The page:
down-side of pop-up ?
On July 20, 2012 The Guardian (United Kingdom newspaper and on-line) published an article entitled “Are pop-up shops the answer to empty high streets ?“ – posing the question “… can shuttered shop fronts be an opportunity for budding businesses… ?” The journalist provided some background on the UK experience of pop up shops, also citing a recent government initiative allocating £100,000 to 12 British towns – aimed at reviving shopping strips. It’s too early to tell whether those funds will make any difference to the desperate situation of vacant shops and dying high street precincts… but it doesn’t seem too soon to attract some passionate comments !
The article itself attracted 29 on-line responses, ranging from the very positive first comment “Absolutely. It would freshen up the High Street…” to the next “Its cobblers…. this pop-up nonsense is always portrayed as young and vibrant, all facebookie and cuddly – when in fact what you end up is with shops selling shit….”
10 days later the Guardian invited an on-line poll “Will pop-up-shops revive our high streets ?“ – attracting a further 7 comments (including one from us at popUPshops Melbourne !). By the time this topic had gone to a poll it seemed to attract a majority of negative responses – mostly moaning a lack of money to spend on shopping anyway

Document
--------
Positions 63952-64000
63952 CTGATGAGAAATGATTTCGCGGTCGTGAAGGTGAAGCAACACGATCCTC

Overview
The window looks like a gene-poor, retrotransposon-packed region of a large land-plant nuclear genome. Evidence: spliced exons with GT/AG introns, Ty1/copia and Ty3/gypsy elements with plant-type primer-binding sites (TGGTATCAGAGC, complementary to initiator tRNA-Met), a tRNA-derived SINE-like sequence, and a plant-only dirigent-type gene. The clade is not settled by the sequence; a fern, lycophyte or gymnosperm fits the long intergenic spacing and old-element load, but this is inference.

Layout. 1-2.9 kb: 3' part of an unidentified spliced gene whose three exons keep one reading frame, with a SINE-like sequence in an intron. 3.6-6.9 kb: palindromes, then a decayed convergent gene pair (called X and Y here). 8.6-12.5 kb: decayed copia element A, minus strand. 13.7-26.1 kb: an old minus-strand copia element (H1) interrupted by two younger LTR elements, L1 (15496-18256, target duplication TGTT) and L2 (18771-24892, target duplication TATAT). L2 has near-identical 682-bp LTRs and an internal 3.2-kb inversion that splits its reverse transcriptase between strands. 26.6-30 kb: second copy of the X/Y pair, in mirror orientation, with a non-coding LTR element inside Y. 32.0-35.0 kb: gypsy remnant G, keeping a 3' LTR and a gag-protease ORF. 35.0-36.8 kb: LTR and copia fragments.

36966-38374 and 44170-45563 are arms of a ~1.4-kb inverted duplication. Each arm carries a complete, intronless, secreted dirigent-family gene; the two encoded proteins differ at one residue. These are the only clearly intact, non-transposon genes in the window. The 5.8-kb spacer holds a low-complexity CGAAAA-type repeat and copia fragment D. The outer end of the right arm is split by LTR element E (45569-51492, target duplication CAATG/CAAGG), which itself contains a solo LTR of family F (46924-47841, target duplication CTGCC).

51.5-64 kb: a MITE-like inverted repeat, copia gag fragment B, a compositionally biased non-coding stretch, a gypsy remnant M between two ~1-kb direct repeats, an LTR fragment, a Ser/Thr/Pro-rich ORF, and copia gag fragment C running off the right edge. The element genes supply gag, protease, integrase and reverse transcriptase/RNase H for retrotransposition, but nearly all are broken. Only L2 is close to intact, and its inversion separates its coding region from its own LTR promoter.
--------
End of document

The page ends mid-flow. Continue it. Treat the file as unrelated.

The Guardian poll is now closed, and the results are in :
In your opinion, do pop-up shops – and small businesses embracing this way of starting up – have the potential to revive our ailing high streets?
|Yes – pop-up shops are exactly what we need to revive the high streets
|No – it’s not really a long-term solution
But did those negative comments really consider that pop up shops are not pretending to be anything more than temporary initiatives ? Of course they won’t offer long-term solutions (to a very complex and sustained economic situation), but at least a chance to breathe some life into suffering retail precincts…. Why shouldn’t it be a good thing if dark storefronts are given the opportunity to open again, at least for a short time ? Neglected buildings may be tidied up, foot traffic could increase, neighbourhoods come alive and consumers are at least offered something different (even if it’s only the entertainment of browsing !) – and all this is surely good for the community
If the concerns are really about the perception of poor quality products and “fly by night” operators (who are in it to make a quick buck, providing no recourse if goods need to be returned…) well those are certainly issues to be addressed. But THAT solution is easy – don’t support a dodgy pop up. If a consumer doesn’t like what they see then they shouldn’t buy – that will send a clear message to the trader to improve the offer !
And if the conditions are right (including the products and service, customer perceptions) we may just see some of those pop up traders staying on, contributing to an eventual renewal…..
featured image : The Guardian pop up poll
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